While some friends and classmates began to celebrate (there was applause in the Angelicum remember, and I know of a priest who publicly stated it was good to celebrate Osama’s death), I kept thinking that our CIA and SEALs did exactly what they are trained to do – and what they are deservedly respected for – executing with extreme prejudice. They served justice, but there was no room for mercy, whether that was the intended result or not (and until we hear otherwise, I assume that it was the intent to capture if possible – but the worry that it was not remains).

I am glad it is over, but do not rejoice in the killing of a man, no matter how heinous his actions or warped his view of the world and of his own faith. He was no more a Muslim than Hitler was a Christian, because he did not submit to God. On that i am certain, though i claim no great expertise in Islam. I wonder what divine mercy is like for one such as he? (What is divine mercy like for one such as me?)

Incidentally, as far as I am aware, the preference for Muslims is to buried in the ground, but burial at sea is allowed for various reasons, including fear of desecration of the body – which would seem to be a reasonable fear in this instance – so the choice made was respectful of Islamic practice (even if bin Laden himself was certainly not!)

This afternoon, Fr. Federico Lombardi, S.J., released the following declaration on the news regarding the death of Osama Bin Laden:

  “Osama Bin Laden, as is known, claimed responsibility for grave acts that spread division and hate among the peoples, manipulating religion to that end. A Christian never takes pleasure from the fact of a man’s death, but sees it as an opportunity to reflect on each person’s responsibility, before God and humanity, and to hope and commit oneself to seeing that no event become another occasion to disseminate hate but rather to foster peace”.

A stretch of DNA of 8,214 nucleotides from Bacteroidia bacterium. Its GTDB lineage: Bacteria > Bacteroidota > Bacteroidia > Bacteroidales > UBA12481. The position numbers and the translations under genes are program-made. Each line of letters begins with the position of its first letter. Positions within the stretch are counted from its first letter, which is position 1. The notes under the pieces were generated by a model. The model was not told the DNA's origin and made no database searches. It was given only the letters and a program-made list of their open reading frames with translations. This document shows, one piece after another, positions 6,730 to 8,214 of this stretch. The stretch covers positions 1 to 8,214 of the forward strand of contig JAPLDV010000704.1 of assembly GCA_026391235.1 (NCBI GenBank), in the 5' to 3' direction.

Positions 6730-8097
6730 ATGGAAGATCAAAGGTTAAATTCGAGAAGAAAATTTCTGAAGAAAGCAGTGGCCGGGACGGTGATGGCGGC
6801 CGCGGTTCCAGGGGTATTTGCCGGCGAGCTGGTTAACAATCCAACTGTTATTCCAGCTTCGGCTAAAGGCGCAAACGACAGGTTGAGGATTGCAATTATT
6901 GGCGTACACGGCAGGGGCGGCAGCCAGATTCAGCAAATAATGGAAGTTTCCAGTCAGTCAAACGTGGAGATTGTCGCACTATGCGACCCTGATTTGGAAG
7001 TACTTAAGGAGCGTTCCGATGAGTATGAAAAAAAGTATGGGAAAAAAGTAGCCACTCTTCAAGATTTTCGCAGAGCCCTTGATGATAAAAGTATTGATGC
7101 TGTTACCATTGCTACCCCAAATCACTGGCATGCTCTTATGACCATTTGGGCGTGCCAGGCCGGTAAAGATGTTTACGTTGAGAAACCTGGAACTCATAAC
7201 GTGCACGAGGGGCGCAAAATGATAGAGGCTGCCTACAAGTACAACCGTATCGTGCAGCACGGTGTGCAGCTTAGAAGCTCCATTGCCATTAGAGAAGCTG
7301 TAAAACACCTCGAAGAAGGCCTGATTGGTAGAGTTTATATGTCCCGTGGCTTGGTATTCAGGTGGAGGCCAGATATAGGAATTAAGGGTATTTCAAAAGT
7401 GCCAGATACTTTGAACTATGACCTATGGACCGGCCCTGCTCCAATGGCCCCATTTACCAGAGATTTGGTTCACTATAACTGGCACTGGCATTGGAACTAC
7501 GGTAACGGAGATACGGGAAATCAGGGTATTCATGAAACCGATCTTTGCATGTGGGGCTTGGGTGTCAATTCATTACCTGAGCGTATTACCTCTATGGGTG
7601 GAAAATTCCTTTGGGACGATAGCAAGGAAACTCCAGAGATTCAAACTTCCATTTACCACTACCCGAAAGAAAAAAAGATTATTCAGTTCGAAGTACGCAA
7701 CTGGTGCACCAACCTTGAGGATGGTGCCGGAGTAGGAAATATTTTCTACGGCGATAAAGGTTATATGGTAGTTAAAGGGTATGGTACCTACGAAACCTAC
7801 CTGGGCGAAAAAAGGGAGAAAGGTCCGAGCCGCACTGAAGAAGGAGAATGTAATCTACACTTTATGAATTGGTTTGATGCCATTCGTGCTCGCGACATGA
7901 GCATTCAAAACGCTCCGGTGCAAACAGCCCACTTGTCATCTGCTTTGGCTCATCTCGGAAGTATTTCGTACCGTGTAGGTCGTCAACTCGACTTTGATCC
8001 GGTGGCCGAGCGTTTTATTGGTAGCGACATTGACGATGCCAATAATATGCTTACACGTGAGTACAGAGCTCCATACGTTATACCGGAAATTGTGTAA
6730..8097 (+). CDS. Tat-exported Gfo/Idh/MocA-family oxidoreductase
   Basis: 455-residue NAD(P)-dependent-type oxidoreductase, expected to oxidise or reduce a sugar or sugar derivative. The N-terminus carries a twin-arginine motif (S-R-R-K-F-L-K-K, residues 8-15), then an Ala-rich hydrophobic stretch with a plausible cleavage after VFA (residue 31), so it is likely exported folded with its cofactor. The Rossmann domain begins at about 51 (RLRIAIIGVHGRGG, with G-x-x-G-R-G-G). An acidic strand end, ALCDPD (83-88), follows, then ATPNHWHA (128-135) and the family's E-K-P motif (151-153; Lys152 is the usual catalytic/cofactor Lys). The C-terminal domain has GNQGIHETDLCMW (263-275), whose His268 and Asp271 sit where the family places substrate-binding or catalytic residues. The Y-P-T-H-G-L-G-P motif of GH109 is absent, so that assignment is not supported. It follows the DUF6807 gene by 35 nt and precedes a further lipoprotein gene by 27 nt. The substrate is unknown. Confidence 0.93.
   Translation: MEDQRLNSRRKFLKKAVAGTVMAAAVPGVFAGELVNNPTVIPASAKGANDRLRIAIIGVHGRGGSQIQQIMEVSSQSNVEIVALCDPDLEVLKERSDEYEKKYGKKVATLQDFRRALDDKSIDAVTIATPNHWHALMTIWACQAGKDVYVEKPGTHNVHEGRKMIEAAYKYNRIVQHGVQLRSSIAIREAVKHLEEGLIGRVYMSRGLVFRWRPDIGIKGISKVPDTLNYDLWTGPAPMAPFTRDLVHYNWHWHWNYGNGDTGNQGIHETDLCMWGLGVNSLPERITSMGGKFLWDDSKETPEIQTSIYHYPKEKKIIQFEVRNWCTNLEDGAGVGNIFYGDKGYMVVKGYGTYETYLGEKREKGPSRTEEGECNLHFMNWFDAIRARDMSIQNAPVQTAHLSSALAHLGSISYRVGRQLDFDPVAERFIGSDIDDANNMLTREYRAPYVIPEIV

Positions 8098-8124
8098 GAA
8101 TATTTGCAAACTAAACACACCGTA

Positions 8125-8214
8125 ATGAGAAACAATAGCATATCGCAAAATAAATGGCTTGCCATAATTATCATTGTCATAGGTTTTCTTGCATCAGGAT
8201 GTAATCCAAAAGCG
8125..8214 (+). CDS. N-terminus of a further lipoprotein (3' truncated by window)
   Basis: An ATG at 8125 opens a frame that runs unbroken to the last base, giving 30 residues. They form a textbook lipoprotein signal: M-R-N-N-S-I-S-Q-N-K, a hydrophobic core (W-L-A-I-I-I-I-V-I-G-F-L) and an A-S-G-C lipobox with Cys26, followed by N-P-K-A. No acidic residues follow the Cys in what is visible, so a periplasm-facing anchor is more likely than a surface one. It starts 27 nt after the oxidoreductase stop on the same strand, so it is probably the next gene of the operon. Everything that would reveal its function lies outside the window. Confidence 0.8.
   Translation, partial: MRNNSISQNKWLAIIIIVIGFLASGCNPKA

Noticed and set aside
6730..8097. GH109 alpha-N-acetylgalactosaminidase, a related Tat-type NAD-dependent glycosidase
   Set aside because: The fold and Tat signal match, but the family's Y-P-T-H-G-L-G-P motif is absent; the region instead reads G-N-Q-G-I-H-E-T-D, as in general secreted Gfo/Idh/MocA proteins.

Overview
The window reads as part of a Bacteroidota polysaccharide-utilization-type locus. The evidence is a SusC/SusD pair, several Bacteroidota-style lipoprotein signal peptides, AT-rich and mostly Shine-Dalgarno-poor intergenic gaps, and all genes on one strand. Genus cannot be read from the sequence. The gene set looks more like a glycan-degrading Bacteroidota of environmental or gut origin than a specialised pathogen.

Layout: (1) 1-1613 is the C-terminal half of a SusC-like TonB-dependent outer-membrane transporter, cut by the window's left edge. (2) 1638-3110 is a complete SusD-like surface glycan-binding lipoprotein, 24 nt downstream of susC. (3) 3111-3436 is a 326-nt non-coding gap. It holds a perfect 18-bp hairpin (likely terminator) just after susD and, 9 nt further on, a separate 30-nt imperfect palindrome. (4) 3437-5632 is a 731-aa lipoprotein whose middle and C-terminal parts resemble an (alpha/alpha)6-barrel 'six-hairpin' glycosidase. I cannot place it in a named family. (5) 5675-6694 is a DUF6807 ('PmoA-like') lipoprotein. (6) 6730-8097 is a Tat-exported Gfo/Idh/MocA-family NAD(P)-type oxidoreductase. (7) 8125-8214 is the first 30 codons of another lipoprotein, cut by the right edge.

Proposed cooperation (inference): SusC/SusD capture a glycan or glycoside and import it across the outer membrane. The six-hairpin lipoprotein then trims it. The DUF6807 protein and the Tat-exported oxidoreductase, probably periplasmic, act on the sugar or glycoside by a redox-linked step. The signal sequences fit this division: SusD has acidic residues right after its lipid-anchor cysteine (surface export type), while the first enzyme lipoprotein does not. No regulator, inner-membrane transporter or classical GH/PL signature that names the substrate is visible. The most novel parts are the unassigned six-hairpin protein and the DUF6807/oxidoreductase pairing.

Beatification debriefing in brief

New image of the newly Blessed

This morning I have already begun to hear stories of people’s experience here in Rome for the beatification, from one being interviewed by CNN in the middle of Piazza San Pietro, to others who gave up trying to get within a kilometer of the Vatican, and still others who deliberately skipped town to avoid the chaos and the crowd.

The Beatification Mass began at 10:00am Sunday, with an hour-long rosary and divine mercy chaplet planed ahead of time.

Vatican security had cleared the Piazza at 7:00pm Saturday night, though people had already staked places and laid out sleeping pads on the cobblestones around the square. They were moved back beyond a large perimeter. We saw nearly every law enforcement agency available in the city – Policia Municipale, Guarda di Finanza, Carabinieri, Corpo Forestale, Polizia di Stato, et al.